Role of ODP Drilling in the Investigation of Global Changes in Sea Level

October 24-26, 1988 – El Paso, Texas
Convener: Greg Mountain, Joel Watkins


Global sea-level changes affect climate, ocean chemistry, ocean circulation, floral and faunal boundaries, biologic evolution, sediment deposition, global ice budgets and distribution of mineral and petroleum resources. Few phenomena in the earth sciences are as ubiquitous and pervasive in environmental processes.

Marine sediments record effects, proxies and linkages of global sea-level change that range from the obvious, such as erosion of continental shelves during sea-level lowstands, to the subtle, such as minute changes in ocean chemistry.  The nature of the earth’s response to sea-level change varies: shelfal clastic sediments respond with altered depostional patters; shelfal and atoll carbonate sediments respond with increasing growth during highstands, and with dissolution and chemical alteration during lowstands; deep-sea sediments respond with changes in chemical and biological proxies filtered through effects of ocean circulation, climate and ocean chemistry.  Ocean drilling is critical to the investigation of sea-level change as it constitutes our only tool capable of adequately investigating this diversity of response. The workshop identified principal objectives, targeted time intervals for detailed study, and suggested a drilling strategy.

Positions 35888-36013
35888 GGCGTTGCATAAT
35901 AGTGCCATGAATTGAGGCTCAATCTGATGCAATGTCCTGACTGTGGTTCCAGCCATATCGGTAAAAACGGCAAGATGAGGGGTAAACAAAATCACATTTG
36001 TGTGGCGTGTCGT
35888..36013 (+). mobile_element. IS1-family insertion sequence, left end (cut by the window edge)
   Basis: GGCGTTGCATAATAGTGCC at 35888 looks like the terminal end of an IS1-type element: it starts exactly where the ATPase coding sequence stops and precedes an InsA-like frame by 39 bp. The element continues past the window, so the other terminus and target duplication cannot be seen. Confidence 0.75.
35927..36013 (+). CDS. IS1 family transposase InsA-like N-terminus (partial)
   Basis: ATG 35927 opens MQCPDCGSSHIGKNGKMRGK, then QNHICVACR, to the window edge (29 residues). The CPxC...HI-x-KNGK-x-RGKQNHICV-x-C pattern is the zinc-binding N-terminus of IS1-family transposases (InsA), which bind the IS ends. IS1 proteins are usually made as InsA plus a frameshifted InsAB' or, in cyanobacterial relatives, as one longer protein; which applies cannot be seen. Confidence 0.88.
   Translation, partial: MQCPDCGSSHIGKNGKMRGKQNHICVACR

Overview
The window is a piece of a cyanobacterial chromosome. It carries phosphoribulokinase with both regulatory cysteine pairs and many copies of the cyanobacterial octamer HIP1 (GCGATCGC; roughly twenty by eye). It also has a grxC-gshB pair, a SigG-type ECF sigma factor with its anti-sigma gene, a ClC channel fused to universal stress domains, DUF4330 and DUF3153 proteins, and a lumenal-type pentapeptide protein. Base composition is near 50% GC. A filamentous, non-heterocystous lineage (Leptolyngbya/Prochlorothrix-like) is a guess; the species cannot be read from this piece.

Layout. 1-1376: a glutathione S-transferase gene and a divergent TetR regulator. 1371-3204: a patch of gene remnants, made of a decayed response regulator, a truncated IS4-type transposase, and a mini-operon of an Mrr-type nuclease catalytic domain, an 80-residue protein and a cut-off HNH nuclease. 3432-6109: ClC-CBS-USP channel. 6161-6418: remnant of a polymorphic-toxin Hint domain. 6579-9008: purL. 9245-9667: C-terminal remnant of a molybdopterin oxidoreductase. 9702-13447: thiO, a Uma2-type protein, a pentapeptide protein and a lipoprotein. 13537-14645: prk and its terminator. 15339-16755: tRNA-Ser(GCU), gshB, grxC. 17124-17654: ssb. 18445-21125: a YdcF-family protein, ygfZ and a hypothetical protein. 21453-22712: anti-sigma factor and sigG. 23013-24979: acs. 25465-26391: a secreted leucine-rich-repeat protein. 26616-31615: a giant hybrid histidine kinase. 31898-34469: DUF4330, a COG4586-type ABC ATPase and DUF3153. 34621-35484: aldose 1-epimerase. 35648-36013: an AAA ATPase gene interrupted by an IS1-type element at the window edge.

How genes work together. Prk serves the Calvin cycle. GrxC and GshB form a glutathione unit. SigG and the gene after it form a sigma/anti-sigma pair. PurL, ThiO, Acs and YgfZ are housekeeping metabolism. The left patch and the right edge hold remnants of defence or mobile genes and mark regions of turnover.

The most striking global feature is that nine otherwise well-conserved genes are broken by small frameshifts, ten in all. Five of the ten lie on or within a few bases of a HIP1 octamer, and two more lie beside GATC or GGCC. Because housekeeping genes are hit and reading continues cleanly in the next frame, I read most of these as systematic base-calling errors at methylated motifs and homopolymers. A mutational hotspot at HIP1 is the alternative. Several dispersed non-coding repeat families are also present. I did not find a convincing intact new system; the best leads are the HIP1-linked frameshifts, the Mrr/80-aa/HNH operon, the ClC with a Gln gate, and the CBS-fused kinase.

Workshop Report (pdf)

Organizing Committee
Joel Watkins, Texas A&M University
Gregory Mountain, Lamont-Doherty Geological Observatory